Thousands in Norfolk struggling to get dentist appointments
PUBLISHED: 07:28 20 November 2019 | UPDATED: 08:51 20 November 2019
Thousands of people in west Norfolk have tried and failed to get appointments with dentists, new figures have revealed - the highest proportion of unmet need in the whole country.
Analysis by the British Dental Association (BDA) shows that more than 1.4 million adults across England have tried and failed to access care.
And a further two million are estimated to have not even tried because they did not think they would get an appointment.
More than 120,000 people in the East of England had tried and failed to get appointments, the figures showed - 15,000 of them in West Norfolk.
That was the highest proportion (10.7pc) of any clinical commissioning group (CCG) area in England.
In the Norwich CCG area, an estimated 5,238 people were unsuccessful in getting appointments, with 7,742 in south Norfolk and 8,261 in north Norfolk. Great Yarmouth and Waveney had an estimated 4,872.
West Suffolk CCG, home to health secretary Matt Hancock, is not far behind, with unmet need at 12pc of adult population.
The area includes more than 11,000 adults who tried and failed to access care, with more than 2,500 citing costs.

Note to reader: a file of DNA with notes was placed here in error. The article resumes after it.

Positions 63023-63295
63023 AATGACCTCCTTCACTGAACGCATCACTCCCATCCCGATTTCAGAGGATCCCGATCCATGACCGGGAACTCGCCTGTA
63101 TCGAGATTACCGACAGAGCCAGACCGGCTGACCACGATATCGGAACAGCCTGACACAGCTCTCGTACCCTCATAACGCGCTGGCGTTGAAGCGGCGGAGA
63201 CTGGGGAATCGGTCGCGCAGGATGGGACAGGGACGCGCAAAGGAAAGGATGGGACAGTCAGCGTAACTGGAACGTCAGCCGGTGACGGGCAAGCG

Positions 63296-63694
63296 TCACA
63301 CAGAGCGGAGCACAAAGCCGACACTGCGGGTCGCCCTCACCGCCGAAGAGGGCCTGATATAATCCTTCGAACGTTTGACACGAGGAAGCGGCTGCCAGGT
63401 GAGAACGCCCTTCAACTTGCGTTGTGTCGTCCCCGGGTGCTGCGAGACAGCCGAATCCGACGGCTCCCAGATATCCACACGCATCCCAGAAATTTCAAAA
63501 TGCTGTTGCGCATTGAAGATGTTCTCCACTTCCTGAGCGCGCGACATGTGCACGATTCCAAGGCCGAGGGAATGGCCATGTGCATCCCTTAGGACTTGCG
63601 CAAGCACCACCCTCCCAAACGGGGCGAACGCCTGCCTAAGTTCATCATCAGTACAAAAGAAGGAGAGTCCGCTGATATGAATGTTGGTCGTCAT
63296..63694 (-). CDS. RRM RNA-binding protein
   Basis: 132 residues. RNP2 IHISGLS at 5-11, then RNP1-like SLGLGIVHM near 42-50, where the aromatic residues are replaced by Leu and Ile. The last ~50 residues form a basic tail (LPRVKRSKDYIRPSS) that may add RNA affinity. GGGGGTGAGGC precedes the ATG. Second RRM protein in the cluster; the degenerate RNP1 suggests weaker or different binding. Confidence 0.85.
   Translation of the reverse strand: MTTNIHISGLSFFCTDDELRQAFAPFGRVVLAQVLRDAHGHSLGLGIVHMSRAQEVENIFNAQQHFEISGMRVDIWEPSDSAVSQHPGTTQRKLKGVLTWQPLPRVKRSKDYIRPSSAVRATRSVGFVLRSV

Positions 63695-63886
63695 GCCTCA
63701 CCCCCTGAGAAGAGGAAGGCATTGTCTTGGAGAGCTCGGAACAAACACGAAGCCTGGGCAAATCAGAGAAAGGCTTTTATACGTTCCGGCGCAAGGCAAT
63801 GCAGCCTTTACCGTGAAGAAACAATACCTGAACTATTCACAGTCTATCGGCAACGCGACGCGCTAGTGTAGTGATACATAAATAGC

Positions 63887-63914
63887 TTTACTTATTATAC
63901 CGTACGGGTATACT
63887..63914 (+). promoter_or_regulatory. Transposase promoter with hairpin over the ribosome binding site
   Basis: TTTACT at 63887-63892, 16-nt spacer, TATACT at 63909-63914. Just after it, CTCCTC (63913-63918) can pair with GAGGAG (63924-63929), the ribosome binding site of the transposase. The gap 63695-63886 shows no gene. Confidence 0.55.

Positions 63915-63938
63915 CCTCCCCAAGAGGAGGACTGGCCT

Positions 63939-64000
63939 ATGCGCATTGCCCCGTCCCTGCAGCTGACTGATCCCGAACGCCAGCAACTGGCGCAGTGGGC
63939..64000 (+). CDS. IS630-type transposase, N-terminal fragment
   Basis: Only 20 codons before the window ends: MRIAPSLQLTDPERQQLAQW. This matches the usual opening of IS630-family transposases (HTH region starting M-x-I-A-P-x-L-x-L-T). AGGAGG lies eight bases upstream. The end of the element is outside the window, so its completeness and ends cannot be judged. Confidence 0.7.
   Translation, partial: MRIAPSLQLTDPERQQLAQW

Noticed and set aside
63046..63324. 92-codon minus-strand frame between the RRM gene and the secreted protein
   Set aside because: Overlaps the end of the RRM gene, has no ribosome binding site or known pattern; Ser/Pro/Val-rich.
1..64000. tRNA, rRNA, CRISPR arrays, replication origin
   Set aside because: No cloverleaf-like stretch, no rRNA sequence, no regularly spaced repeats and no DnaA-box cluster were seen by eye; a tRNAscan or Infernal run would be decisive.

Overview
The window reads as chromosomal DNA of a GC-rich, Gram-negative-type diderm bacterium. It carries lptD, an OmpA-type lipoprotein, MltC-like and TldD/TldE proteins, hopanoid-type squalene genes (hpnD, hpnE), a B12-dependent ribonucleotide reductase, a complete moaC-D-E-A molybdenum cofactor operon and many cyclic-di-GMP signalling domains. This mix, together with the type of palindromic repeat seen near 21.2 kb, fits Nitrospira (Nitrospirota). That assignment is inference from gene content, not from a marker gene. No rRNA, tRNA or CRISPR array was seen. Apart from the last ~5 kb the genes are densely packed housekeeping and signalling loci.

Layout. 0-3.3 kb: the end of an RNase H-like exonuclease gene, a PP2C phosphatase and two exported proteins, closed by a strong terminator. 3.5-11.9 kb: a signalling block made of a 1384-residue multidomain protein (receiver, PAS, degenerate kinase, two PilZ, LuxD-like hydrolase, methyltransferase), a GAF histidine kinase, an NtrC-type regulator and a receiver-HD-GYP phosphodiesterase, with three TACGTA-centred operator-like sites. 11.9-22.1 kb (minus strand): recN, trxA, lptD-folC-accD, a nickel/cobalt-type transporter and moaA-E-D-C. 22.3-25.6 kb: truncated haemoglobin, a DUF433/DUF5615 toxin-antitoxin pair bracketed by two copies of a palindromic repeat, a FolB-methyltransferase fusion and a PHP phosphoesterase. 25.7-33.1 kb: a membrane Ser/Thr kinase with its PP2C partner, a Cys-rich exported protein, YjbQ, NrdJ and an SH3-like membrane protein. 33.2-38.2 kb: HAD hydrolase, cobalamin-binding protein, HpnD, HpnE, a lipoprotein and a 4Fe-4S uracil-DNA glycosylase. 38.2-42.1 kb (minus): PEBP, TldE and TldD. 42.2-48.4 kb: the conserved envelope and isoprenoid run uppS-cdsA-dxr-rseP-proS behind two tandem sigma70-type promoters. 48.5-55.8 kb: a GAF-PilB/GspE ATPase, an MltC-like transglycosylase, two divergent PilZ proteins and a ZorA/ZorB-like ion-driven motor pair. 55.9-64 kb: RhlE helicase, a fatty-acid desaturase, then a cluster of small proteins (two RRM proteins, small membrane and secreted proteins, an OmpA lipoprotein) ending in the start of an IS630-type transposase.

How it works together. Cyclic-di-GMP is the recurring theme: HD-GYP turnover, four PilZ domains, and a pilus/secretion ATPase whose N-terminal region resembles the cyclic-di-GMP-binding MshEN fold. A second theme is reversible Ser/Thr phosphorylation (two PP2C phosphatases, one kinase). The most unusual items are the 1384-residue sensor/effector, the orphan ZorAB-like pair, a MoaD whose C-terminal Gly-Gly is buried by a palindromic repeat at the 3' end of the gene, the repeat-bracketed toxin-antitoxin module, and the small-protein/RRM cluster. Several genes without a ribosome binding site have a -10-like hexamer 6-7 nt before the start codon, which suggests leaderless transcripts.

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The BDA says the figures reflect the perfect storm facing patients, as budget cuts, contract failure and staffing problems bite.
They say NHS dentistry is operating on a budget that has remained largely static since 2010, but with patients contributing a greater share each year through increasing NHS charges.
The BDA has called on all parties to remove barriers to care, address historic underfunding and deliver meaningful reform of the NHS contract system.
Dave Cottam, the British Dental Association's chair of general dental practice, said: "Underfunding, failed contracts and recruitment problems are creating a perfect storm for patients across the East of England.
"These access problems are no longer affecting a few 'hotspots', but are now the reality for millions across every English region.
"The public are entitled to access care, but the system is stacked against them. They face practices struggling to fill vacancies, NHS charges designed to discourage attendance, while our contracts cap patient numbers.
"Those losing out are the patients who need us most. The next government owes it to them to ensure this service has a future."
West Norfolk councillor for Snettisham Ian Devereux said that Sir Henry Bellingham had raised the issue with him prior to his resignation as MP for North West Norfolk.
He said he had researched the issue for Sir Henry and come to the conclusion that long term plans were needed tackle dentistry problems in west Norfolk such as the recruitment of dentists.
Councillor Devereux said: "Next year I have no doubt there will be a solid plan to deal with all the issues."